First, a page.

Quand meme.....

Despite recent events, life in Israel continues.

Quand meme..... (photo credit: Wikicommons)
Quand meme.....
(photo credit: Wikicommons)
WHILE MANY events were canceled or postponed due to the current situation, some organizations and institutions purposely organized events to keep up the morale. The Japanese Embassy canceled an Ikebana demonstration that was scheduled to be held today on the embassy’s premises in the Tel Aviv Museum Tower within the context of its many celebrations of 60 years of diplomatic relations with Israel.
Conversely, Yung Yidish held a traditional Yiddish tisch last night, presided over by Mendy Cahan at the Fishka nightclub in south Tel Aviv. There were songs and stories, a little dancing and lots of food and drink.
Earlier in the week, Francophiles showed up at the French Institute in Tel Aviv to meet with historian Georges Bensoussan, the editor-in-chief of publications of the Holocaust Memorial Museum in Paris.
THE HUNGARIANS are obviously optimistic about the future and have chosen the propitious date of November 29 for a book launch at the Hungarian Embassy on Pinkas Street in Tel Aviv. Hungarian academic Géza Komoróczy, who is one of the best-known and most influential scholars of the Jewish history of Hungary, will be visiting Israel to launch his book The Jewish Face of Hungarian History.
Komoróczy is a former director of the Center of Jewish Studies at the Hungarian Academy of Sciences. The book is the result of his in-depth exploration into Hungarian Jewish history. Komoróczy will deliver a lecture on the subject at the launch.
TWO DAYS later, on December 1, members of the Austrian Cultural Forum will gather at the Tel Aviv Museum to hear celebrated Austrian violinist Thomas Albertus Imberger perform with the Israel Chamber Orchestra, playing works by Mozart, Goldmark and Beethoven.
SOUTH AFRICAN expats living in Israel are expected to respond to Telfed’s invitation and flock to the Ra’anana Music Center on December 3 in celebration of the South African Spirit and Mood through Music. The guest of honor will be Prof. Jeanne Zaidel-Rudolph, an acclaimed composer and head of the Music Division at the Wits School of Arts. The event is being held in conjunction with The Israel South Africa Chamber of Commerce.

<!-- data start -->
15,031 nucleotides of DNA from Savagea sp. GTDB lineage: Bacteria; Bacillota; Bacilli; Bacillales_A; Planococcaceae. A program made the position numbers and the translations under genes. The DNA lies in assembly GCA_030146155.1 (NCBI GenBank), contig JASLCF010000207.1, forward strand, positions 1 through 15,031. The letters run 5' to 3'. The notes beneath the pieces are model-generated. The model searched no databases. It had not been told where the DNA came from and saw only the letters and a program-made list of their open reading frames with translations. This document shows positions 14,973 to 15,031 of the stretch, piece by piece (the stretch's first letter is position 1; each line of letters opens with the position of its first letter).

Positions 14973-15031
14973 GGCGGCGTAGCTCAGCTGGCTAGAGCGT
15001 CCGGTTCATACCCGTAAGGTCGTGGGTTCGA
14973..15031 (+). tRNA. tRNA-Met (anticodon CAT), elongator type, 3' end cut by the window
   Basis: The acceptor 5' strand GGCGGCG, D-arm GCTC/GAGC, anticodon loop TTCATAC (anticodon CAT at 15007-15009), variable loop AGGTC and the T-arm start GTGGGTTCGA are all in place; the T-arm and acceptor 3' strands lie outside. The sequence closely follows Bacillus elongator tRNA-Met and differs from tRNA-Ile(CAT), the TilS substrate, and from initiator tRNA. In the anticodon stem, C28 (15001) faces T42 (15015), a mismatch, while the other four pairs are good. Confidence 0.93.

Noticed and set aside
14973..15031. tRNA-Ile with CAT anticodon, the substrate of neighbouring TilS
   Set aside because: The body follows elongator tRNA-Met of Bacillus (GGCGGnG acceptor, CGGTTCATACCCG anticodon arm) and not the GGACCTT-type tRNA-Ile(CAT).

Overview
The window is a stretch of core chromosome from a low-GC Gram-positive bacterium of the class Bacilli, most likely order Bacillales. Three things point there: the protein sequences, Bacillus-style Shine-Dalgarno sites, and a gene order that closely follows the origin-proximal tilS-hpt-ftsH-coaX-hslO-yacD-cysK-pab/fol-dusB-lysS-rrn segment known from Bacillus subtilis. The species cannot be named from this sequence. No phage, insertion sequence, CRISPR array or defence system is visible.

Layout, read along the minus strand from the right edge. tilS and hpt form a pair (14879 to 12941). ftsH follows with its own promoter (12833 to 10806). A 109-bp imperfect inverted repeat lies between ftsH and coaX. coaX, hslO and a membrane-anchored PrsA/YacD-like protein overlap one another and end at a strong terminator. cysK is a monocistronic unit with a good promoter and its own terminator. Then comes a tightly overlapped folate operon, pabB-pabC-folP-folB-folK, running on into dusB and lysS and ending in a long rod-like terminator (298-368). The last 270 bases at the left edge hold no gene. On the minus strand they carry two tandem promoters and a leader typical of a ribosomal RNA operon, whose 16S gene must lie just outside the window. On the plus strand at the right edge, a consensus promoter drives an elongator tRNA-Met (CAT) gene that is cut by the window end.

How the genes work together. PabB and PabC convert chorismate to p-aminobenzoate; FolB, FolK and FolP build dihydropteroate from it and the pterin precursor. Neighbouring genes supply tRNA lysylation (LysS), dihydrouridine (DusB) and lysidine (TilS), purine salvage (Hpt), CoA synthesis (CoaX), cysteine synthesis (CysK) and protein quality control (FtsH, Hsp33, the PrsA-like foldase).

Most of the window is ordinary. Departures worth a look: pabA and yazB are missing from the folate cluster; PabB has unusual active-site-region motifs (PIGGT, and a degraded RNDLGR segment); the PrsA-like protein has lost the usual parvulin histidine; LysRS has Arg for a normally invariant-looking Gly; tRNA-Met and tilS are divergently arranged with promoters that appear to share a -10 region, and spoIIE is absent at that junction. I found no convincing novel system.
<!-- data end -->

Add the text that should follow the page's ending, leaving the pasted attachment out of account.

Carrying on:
When he became aware that Zaidel-Rudolph and her husband were planning to visit Israel, Daniel Galay, a well-known Israeli composer and pianist and recipient of Israel’s 2009 Prime Minister’s Award for Composition, thought it might be an excellent opportunity to strengthen the cultural relations between Israel and South Africa by showcasing Zaidel-Rudolph’s work in Israel. The idea appealed to the Israel South Africa Chamber of Commerce, which gave its backing to the concert.
Zaidel-Rudolph works within the realms of contemporary classical “art music,” where she merges the music of the West with the indigenous pulse of Africa. She has also made an impressive contribution to Jewish music in Johannesburg. She was the first woman in South Africa to obtain a doctorate in composition. In 1995 at the request of president Nelson Mandela, Zaidel-Rudolph rewrote South Africa’s national anthem.
Concert organizers are hopeful that Minister for Culture and Sport Limor Livnat will be able to attend. Livnat has a musical background, as she is the daughter of popular singer Shulamit Livnat. It is more or less in the cards that South African Ambassador Ismail Coovadia will be in the audience, as well as several other diplomats.
OVER THE past few days, many lone soldiers from within Israel and abroad.have been called up to serve in Operation Pillar of Defense. The Lone Soldier Center has set up a 24-hour emergency hotline to answer pressing needs and is collecting urgently needed winter gear for these soldiers. What they need are warm jackets, hats, long underwear and various other items.
WHILE MANY weddings and other celebrations have been canceled or deferred for fear that they would be disrupted by rockets, two former lone soldiers managed to defy the odds. Ariel Rafnowicz and Lia Bachar from Kibbutz Barkai got married this week in Pardess Hanna. Rafnowicz came to Israel from Buenos Aires under the Jewish Agency’s Na’ale program. After completing high school, he became a tank driver in an artillery unit. Bachar came from Colombia and initially attended the ulpan at Kibbutz Ma’agan Michael from where, with the help of Tzvika Levy, who is responsible for lone soldiers on kibbutz, she eventually went to live on Kibbutz Barkai. After joining the IDF and being sent to the Air Force, she felt very much alone and cried a lot, though she never regretted the decision she had made to live in Israel and to serve the country.
Their romance started when Rafnowicz invited Bachar to his room to use his computer so that she could speak on Skype to her mother and sister. It was Levy who introduced them and made sure that even though they were lone soldiers, they did not stay lonely for long.
Although he had received emergency call-up orders for the army, where he serves as a reserve officer with the paratroopers, Levy managed to obtain sufficient leave to attend the wedding, stand under the canopy with the bride and groom and pose for photos with them. As far as Rafnowicz and Bachar are concerned, Levy is their surrogate father.